The potential owner of the mothballed BCL mines has been unveiled as Premium Nickel Resources Corporation, a Canadian mining explorer that has been eyeing the idle assets since last year, saving the government from the hard decision of permanently closing the mines.
The BCL liquidator announced Friday that Premium Nickel Resources Corporation has been identified as the preferred bidder, granting them exclusive access to the BCL and Tati mines to conduct a comprehensive due diligence exercise as soon as finer details are sorted out.
“This is therefore not the sale of the BCL and Tati assets as yet, but a period of six months granted to PNR in which to make a final decision on the economic viability of extraction and processing of the ore resources or not,” Trevor Glaum, the mines’ liquidator, wrote in a leaked internal memo intended for the remaining care and maintenance staff at the mines.
“Within the next few weeks, I am expecting an advance team from PNR to arrive on mine to begin their processes. The current care and maintenance activities will continue, with the expectation that additional activities will also be required by PNR. I ask that you give them your support when called on to do so,” he continued.
Glaum added that the care and maintenance activities over the past 40 months have ultimately brought them to the significant step in determining the viability of reopening the mines, with the ultimate aim of selling the operations and getting back into production.
Faced with the dwindling commodity prices, and rising operating costs, the government overnight abruptly closed the BCL Group, made of BCL limited and Tati Nickel Mining Company, in a provisional liquidation by order of the High Court of Botswana on 9 October 2016. The government owns 100 percent of shares in BCL, and BCL’s wholly owned subsidiary, BCL Investments Pty Ltd, holds an 85 percent stake in Tati. The remainder of the shares in Tati are directly held by the Botswana government.
In November 2020, Lefoko Moagi, minister of Mineral Resources, Green Technology and Energy Security, told parliament that government spent P1.2 billion on the closed mines between 2016 and 2018, and in 2019 injected another P292 million, with the bulk of funds geared towards the maintenance and care of the mines. He disclosed then that three indicative offers have been received from potential buyers, with the process of selecting the winning bid to conclude before end of 2020, and failure to do so would result in closure of the mines.
When December came, government said it had identified a buyer but could not divulge the name. It appears that Premium Nickel Resources Corporation knew it was the preferred bidder as far as January. The Canadian company shared in a market update report released last month that they have submitted an indicative offer for the acquisition and re-development of the defunct nickel-copper-cobalt mines.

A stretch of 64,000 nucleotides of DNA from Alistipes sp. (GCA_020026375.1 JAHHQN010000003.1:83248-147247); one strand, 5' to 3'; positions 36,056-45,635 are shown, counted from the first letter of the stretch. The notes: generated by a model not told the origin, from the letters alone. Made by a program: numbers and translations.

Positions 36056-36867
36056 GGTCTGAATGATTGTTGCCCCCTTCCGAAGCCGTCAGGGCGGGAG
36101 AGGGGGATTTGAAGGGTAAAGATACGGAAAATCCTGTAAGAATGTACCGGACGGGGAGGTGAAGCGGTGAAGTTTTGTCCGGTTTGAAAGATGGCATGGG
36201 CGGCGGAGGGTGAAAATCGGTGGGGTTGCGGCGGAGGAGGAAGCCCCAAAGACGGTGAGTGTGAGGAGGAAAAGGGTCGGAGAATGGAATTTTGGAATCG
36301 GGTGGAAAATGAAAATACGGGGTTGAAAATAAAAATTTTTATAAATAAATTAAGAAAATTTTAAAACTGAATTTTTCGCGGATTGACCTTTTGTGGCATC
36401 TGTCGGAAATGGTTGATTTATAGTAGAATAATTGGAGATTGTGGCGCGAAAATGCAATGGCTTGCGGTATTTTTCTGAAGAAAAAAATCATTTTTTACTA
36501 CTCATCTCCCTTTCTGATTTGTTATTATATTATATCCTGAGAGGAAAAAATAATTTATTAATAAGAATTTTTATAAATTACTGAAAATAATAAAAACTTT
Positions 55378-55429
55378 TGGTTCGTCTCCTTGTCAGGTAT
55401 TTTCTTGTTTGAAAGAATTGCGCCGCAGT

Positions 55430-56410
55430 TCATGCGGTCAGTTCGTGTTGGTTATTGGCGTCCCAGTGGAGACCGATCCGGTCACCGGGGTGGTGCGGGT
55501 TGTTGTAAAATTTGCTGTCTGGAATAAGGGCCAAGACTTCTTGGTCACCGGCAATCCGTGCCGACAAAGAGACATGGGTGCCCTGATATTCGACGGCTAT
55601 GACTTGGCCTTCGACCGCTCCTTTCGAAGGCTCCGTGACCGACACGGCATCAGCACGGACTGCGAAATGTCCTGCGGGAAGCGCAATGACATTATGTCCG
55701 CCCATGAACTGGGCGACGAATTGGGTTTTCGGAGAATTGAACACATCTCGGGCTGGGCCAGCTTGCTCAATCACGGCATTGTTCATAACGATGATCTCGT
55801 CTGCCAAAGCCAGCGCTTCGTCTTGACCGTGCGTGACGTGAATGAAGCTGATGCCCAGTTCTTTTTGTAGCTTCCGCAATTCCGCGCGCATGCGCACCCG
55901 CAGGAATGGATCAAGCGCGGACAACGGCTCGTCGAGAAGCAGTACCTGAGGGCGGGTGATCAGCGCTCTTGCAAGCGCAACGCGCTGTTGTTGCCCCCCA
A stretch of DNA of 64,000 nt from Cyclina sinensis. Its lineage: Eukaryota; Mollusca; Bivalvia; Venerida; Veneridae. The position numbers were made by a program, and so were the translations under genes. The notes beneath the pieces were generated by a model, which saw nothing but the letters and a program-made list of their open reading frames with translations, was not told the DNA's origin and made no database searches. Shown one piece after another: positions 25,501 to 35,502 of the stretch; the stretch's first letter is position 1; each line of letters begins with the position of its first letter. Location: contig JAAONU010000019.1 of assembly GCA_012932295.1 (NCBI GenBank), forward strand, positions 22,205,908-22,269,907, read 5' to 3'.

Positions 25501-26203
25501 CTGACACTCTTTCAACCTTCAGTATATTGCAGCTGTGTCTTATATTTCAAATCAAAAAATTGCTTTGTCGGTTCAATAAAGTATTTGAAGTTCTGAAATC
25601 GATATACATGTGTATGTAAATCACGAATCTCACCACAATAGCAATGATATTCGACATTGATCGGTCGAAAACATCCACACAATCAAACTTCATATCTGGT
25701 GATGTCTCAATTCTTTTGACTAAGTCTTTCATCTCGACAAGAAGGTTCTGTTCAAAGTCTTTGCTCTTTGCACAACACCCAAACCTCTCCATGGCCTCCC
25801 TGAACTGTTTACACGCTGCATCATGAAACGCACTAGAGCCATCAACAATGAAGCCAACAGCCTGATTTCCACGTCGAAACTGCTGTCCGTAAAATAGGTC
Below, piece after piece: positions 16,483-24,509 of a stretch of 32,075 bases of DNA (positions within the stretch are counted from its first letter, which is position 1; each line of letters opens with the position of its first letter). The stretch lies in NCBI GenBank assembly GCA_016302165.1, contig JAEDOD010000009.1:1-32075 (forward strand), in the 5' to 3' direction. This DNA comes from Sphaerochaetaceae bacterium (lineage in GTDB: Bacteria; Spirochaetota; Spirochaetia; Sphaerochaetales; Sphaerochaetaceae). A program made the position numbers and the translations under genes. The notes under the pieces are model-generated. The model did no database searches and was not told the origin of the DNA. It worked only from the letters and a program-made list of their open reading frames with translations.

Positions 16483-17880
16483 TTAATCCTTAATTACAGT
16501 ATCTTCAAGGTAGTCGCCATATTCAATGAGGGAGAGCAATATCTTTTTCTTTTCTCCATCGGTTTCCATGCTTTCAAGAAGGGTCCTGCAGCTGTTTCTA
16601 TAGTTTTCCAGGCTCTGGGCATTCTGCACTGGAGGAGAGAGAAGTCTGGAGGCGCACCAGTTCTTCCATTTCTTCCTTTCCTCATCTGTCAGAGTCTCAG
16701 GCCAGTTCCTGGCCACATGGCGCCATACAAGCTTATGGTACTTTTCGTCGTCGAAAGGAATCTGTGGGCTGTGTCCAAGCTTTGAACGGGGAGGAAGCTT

Premium Nickel Resources Corporation disclosed that it has been conducting due diligence on the proposed transaction since December 2019 with a highly experienced management team supported by independent technical consultants and completed an independent fatal flaw study in March 2020. Furthermore, the company said it with was in talks with CIBC World Markets to solicit interest from qualified investors for a total of approximately P288 million in a three-stage equity funding strategy.
“The Proposed Transaction represents a rare and attractive opportunity to participate in a nickel-copper-cobalt sulphide mine restart in an attractive mining jurisdiction,” said the company in a call for potential investors.
The liquidation of BCL has been marred in controversy, with government criticised for its abrupt decision to close the mines, and yet continuing to pump millions in a liquidation process that does not seem to have an end in sight. The process of disposing the mines faced complications along the way, with the glaring one being the fallout between former minerals minister Eric Molale and Nigel Dixon-Warren, the court appointed liquidator in 2017.
Relations were strained in early 2018 when both parties clashed on the duration of the liquidation process the government piling pressure on Dixon-Warren to come up with a definite date on the winding up of BCL assets. However, the liquidator said it was a complicated process that could take up to seven years to conclude. Furthermore, relations between Molale and Dixon-Warren deteriorated following a series of disagreements, in particular, the decision by the liquidator to axe half of the care and maintenance staff that were retained during the liquidation process. This happened after Molale had told parliament that he had spoken to Dixon-Warren and pressed upon him that he should not retrench any staff.
In December 2018, Molale told parliament that relations between him and the liquidator have irretrievably broken down. Molale revealed that he had kick-started the process to have BCL removed from liquidation and put under judicial management to give the government more leeway in what to do with BCL rather than deferring to the liquidator, who under the liquidation process, can only be removed by Registrar and Master of High Court in terms of the Companies Act.
Dixon-Warren resigned as BCL’s liquidator in July 2019. The registrar of the High Court later appointed Trevor Glaum of the South African based Sanek Trust Services as BCL’s new liquidator after local companies shunned the expression of interest to offer liquidation services.